Another small victory for the defence was that Heyliger will no longer have to cough up $250,000 for bail within two weeks. Sulvaran informed that judge that R.M. had not had to post bail and had been released to roam free in the Netherlands while his client had to give up his passport and post a hefty lump of cash as bail. The judge agreed with the lawyer and said a guarantee of funds against the $250,000 is admissible.
The judge approved eight witnesses to be heard by the defence team, including the major witness R.M. who must appear personally in court to answer questions from the defence. The two-hour session was postponed until September 2019.
The prosecutor did fire some questions at Heyliger during the hearing and wanted clarity on his whereabouts outside pre-trial detention as he is currently sick. “How can you be sick but when you came from the hospital, you went to your gas station. What was that about?” he asked.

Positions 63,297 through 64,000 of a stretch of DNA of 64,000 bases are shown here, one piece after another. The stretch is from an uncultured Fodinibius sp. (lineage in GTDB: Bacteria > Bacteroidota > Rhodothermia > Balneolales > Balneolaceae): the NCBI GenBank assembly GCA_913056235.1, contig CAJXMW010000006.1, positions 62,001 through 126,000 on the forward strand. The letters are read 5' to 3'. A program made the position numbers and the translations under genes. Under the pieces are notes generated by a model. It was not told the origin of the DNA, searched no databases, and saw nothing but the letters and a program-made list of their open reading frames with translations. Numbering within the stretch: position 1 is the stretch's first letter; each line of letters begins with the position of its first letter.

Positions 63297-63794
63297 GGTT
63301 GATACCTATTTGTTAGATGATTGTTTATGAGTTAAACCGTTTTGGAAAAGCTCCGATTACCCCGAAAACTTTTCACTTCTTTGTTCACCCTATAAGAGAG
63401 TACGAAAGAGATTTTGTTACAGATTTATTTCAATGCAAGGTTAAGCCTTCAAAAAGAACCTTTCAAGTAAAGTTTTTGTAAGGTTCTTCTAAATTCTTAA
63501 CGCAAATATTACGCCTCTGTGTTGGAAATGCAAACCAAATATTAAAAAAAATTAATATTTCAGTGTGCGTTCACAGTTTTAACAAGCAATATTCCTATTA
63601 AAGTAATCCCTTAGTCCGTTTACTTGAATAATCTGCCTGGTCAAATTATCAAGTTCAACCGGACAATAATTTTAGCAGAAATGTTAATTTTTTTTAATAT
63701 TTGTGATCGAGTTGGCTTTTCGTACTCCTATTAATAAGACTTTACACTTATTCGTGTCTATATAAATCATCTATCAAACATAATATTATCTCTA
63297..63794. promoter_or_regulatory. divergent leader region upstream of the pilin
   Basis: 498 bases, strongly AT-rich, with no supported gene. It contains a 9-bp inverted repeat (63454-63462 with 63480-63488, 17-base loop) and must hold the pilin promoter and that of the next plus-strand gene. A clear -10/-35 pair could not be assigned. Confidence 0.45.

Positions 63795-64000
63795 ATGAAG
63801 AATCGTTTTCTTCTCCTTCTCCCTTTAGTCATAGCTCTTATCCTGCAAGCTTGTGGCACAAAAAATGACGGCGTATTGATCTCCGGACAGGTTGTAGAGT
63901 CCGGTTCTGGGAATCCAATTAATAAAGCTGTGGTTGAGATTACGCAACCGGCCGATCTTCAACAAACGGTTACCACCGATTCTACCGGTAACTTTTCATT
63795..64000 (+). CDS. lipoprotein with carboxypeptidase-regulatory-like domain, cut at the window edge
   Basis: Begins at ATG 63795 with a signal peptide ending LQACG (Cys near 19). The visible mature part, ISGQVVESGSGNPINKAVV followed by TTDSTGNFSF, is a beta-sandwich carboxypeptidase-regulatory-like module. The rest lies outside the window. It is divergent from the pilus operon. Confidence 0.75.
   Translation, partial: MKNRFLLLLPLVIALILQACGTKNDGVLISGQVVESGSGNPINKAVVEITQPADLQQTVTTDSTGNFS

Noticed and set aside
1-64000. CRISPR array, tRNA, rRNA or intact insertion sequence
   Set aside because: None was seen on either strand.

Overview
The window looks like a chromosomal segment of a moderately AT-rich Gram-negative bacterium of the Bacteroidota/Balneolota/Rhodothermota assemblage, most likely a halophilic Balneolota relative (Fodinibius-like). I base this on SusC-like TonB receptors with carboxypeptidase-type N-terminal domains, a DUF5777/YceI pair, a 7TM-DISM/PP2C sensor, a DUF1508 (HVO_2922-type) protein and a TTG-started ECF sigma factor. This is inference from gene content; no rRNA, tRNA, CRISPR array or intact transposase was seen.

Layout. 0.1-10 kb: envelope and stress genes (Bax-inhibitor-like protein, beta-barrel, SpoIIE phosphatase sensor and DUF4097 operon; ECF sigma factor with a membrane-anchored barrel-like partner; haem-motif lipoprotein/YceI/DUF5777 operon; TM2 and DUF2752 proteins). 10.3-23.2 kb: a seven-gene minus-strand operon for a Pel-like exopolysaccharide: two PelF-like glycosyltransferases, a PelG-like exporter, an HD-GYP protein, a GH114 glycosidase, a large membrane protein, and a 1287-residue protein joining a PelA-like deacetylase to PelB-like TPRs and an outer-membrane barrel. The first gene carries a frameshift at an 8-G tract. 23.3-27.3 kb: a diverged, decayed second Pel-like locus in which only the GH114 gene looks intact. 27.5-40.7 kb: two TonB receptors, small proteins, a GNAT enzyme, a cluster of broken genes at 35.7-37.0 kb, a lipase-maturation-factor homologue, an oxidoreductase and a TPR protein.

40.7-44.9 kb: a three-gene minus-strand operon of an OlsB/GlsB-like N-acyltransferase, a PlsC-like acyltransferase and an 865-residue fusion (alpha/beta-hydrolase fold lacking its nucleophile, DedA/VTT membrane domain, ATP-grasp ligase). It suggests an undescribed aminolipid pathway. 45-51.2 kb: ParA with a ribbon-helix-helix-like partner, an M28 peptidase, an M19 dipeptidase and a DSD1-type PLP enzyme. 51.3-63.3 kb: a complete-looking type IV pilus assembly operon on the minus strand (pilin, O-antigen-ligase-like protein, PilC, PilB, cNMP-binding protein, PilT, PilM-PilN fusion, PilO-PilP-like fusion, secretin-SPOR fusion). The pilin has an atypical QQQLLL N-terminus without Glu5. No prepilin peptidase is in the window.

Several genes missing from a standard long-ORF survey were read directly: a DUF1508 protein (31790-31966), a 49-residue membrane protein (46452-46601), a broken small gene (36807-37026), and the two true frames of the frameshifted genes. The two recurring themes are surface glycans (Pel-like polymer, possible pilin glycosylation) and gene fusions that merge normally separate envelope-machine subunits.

Heyliger’s attorney responded by informing the prosecutor that nowhere in the release agreement did it state that he had to stay at home. “Theo simply went to the gas station to buy a bottle of water to drink his medication,” stated Sulvaran.
The judge wanted to hear from Heyliger during the session on Monday and the former MP briefly explained his medical history with his kidney stemming back to 2008 when he had his first operation. He informed the judge that now he has a tumour that rapidly grew over the past two months and that it is imperative that he travel abroad as soon as possible.
The prosecutor interjected and, asked if his office has his passport, Heyliger replied, “Yes, your office does, and my life is in your office’s hands.”
The former MP added that he had to be in the hospital on Monday, but his lawyer had requested that he come to the hearing.